Replaced motherboard, now can't mount drive or RAID unless formatted

Replaced a faulty MSI motherboard (with a Gigabyte GA-880GM-UD2 Ver. 1.3, to keep a floppy drive capability). Failed to find the combination of SATA connections (SATA ports numbered differently, 0-4 replacing 1-6 on the dead MSI board) that would boot properly from 15.1 on sdb. Started a fresh install of LEAP 15.1. At the partitioning stage, the process doesn’t allow me to mount the RAID drives (sda and sdc) unless formatted first. Likewise, the installer won’t accept the /home partition on sdb without partitioning. This is not the experience I’ve had previously where /home partitions were accepted without formatting. Since the whole point of saving this computer with a new MB was to preserve the data on RAID drives (simple duplicated content) I can’t reformat. This RAID array was created under LEAP 15.0 on the previous M/B using the RAID setup in the partitioning step of the LEAP installer. Is the order of the drives on the SATA ports significant? Should RAID be on consecutive SATA ports? The BIOS screens say use SATA 4/5 for RAID, which I translate into SATA port 3/4 when numbering starts at 0 (and 3/4 are the highest numbered ports on the board). The Gigabyte manual describes configuration of RAID in BIOS. I fear that approach would lead to formatting and loss of data. Any insights? If RAID setup fails, any hints on mounting a single disk from the RAID pair to recover data?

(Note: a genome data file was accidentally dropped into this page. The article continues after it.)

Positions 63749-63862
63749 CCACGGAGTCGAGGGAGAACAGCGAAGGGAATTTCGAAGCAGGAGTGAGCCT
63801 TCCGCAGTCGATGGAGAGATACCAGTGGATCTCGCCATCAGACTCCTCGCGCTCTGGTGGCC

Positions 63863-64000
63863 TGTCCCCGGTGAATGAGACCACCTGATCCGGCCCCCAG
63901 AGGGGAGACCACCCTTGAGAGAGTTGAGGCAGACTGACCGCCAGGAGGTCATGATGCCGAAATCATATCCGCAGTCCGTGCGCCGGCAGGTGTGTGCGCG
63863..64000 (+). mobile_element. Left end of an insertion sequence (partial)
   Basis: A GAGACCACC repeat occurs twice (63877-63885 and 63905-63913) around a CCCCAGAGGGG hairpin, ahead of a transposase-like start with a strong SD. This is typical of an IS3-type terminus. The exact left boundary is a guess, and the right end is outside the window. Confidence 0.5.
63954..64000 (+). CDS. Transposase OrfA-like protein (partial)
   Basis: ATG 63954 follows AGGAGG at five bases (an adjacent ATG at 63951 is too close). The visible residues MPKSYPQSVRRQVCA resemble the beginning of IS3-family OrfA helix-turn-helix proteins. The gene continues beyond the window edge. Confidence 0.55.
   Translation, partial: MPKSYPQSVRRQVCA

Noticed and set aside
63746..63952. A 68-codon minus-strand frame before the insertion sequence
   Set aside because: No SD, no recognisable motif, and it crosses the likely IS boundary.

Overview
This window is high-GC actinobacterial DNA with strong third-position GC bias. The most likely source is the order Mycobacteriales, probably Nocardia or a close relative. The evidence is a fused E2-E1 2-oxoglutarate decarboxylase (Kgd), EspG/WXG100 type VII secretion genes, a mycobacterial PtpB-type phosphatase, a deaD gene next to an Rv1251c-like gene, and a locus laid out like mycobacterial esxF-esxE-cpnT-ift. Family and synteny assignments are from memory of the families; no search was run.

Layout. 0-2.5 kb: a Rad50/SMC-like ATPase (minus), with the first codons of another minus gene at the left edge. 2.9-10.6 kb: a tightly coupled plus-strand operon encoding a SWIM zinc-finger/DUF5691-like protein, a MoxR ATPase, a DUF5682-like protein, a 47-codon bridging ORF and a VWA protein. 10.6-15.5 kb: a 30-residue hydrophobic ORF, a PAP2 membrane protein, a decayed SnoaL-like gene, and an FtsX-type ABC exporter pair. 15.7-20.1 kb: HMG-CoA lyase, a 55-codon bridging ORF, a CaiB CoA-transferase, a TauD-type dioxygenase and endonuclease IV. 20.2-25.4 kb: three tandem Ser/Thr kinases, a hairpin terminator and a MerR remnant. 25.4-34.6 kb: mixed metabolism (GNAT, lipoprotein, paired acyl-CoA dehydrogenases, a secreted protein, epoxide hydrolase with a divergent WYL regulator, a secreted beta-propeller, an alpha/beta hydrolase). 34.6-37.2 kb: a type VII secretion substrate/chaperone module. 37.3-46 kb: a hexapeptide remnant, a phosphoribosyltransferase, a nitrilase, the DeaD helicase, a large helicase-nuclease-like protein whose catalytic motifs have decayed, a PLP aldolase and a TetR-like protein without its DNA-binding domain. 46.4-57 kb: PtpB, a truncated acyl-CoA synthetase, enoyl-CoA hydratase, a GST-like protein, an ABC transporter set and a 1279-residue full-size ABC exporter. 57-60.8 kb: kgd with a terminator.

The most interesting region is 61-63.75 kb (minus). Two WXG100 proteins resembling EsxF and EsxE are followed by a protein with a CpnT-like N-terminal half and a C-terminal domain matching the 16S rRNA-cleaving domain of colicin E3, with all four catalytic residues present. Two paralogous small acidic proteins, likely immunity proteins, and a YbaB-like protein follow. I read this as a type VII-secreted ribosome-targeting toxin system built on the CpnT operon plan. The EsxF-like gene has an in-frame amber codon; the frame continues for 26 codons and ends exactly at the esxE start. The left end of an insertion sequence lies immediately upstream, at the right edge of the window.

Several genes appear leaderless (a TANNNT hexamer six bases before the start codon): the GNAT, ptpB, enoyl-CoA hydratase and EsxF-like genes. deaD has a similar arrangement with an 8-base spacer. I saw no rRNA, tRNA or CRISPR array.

You could install Leap 15.1 or even 15.0 on a USB stick (leaving the two disks untouched) and boot from there.